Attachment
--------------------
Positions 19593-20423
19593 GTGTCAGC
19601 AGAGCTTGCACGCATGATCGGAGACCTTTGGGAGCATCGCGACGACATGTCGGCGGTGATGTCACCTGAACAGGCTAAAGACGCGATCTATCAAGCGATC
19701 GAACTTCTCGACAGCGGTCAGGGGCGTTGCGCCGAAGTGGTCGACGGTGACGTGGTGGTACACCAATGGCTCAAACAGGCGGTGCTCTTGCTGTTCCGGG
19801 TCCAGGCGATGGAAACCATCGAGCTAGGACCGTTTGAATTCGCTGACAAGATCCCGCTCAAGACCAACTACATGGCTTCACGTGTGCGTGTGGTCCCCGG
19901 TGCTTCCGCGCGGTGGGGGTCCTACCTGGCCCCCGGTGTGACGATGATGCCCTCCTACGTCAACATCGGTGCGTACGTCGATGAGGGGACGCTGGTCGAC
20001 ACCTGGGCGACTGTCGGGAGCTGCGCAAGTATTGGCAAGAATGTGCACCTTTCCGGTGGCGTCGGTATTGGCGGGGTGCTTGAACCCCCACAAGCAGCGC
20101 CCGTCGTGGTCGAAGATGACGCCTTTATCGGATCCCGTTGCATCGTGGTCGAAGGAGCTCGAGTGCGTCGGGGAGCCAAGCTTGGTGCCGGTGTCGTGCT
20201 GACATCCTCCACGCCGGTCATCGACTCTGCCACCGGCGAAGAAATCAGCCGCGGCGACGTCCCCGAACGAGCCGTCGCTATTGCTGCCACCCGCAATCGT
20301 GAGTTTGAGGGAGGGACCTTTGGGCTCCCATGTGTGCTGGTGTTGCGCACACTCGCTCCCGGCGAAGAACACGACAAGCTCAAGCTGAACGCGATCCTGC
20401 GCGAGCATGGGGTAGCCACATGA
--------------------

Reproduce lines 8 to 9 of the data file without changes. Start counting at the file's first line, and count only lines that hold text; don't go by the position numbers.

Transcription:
20101 CCGTCGTGGTCGAAGATGACGCCTTTATCGGATCCCGTTGCATCGTGGTCGAAGGAGCTCGAGTGCGTCGGGGAGCCAAGCTTGGTGCCGGTGTCGTGCT
20201 GACATCCTCCACGCCGGTCATCGACTCTGCCACCGGCGAAGAAATCAGCCGCGGCGACGTCCCCGAACGAGCCGTCGCTATTGCTGCCACCCGCAATCGT